This Doctor Who episode came to mind today after receiving a host of unwanted Emails about negative mental health topics from Scottish agitators.  This has happened before and when I have got involved with them it's not been a positive experience.  

I can think of many other similar examples since 2008 when I dived into Scotland's mental health world wanting to help promote peer support and recovery, as a person with Lived Experience, because I thought there was a genuine move to shift the balance of power in psychiatric treatment.  

The good thing about setting up Peer Support Fife and organising many events with a range of speakers, including international visitors, and running workshops in other Scottish areas, was that I got a "profile" in mental health and this was a great help in 2012 when exposing human rights abuses in Stratheden psychiatric Hospital.  This has been well documented by me in blogs and on social media.

I'm a caring person, have worked in communities since 1980 with children, young people and adults, to empower and provide opportunities for learning.  As a child growing up in Perth, Scotland, I had many different friends at school and afterwards, at play, and was a natural leader, an independent thinker, however mostly under the radar, not a prefect or teacher's pet, enjoying adventures and a bit of mischief at times.  

photo of me taken by my Dad c1963

 

I did well at Perth Academy without too much effort, gaining enough Highers in 5th year to get unconditionals at 4 Scottish Universities - Aberdeen, Edinburgh, Glasgow, Stirling. I stayed on to 6th year doing Algebra, Calculus and Algol computer programming plus Higher Geography and dressmaking. Dabbled in German and Physics O-grades but gave them up as wasn't interested.  I also taught a girl in O-grade Maths, getting paid for it, she passed.

I found out about my leadership abilities at a youth leaders' training weekend, Wrangholm Hall, New Stevenson, in around 1981 when we lived at Rigside.  The organisers got us to undertake a range of games and activities to find out our skills, attributes.  One of them was at midnight in the garden, in the dark, in teams tied together with thread, and I eventually took charge after a lot of dithering about.  

Another activity was a game which they videod, of us negotiating with each other to gain points, which I again did well at, although I was very self conscious at being filmed, didn't like watching myself on video.  However I didn't do the Trust games which everyone else took part in. And they showed the One Flew Over the Cuckoo's Nest film which I'd not seen before.  But I never said anything about having been a mental patient in 1978.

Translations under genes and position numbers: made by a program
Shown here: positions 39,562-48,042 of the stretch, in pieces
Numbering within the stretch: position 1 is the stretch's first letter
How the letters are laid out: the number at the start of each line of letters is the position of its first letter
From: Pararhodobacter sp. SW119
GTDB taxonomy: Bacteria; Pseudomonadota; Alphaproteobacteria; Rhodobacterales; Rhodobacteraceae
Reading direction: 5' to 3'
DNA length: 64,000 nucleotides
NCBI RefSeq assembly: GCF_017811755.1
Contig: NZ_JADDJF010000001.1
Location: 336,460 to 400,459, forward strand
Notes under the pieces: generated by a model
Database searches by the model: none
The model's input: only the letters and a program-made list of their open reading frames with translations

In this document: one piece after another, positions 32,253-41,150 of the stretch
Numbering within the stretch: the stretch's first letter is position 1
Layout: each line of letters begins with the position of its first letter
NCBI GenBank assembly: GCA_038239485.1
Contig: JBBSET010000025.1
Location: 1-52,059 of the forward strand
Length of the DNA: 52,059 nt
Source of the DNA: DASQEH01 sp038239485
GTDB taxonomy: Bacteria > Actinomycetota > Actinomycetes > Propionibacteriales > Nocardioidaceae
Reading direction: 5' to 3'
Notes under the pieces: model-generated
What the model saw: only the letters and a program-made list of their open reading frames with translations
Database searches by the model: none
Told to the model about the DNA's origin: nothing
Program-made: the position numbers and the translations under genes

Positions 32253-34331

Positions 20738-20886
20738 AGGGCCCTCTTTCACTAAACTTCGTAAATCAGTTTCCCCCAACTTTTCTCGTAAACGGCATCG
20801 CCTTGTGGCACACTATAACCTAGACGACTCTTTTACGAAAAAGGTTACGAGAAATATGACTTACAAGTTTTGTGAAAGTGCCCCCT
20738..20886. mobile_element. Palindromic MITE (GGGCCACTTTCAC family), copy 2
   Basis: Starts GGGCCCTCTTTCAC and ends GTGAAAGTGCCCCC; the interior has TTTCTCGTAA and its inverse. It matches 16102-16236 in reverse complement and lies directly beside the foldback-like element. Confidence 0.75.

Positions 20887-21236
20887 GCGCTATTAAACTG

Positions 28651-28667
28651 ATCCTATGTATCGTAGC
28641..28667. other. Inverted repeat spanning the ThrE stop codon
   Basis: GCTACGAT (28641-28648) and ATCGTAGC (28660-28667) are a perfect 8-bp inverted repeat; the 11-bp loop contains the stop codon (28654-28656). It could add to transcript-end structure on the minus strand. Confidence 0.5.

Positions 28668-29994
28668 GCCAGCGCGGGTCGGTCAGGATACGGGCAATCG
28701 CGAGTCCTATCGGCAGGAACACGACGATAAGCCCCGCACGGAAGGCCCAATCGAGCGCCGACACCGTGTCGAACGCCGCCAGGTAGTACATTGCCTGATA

I'd got onto the Krypton Factor in 1980 at Granada TV after my sister-in-law sent off for the application without telling me.  So I went in for it along with 10k others and 500 of us got interviews, mine was at STV Cowcaddens, then 32 of us got on TV, 8 heats of 4 and I was against 3 men.  

my sister-in-law Vanessa took this photo, she helped me get fit for assault course

  

I ended up last, the taxi driver won our heat.  And I was last at the assault course, being scared of heights but at least I finished it, way behind my fellow male contestants.

all the assault course heats were held together at an army base 1980


I suppose keeping fit has been a constant through the years from when I joined the Aberdeen University Weightlifting Club the first week of first term, end of September 1970, along with the OTC/Officers Training Corps for which I got paid, a definitive incentive, plus learning .22 rifle shooting which I enjoyed, also the orienteering in the hills above Faslane, although I wasn't so keen on wearing the uniform and marching.

Keeping fit at various times over the decades from then until now has no doubt helped when it feels like I've been carrying others on my back or they have jumped on without asking my permission.  It's one thing to carry your bairns after psychiatric abuse, taking the strain, until they can recover from the space invasion and coercive drug treatment.  But I don't appreciate others taking advantage of my good nature, thinking they can jump on my back, manipulating my time.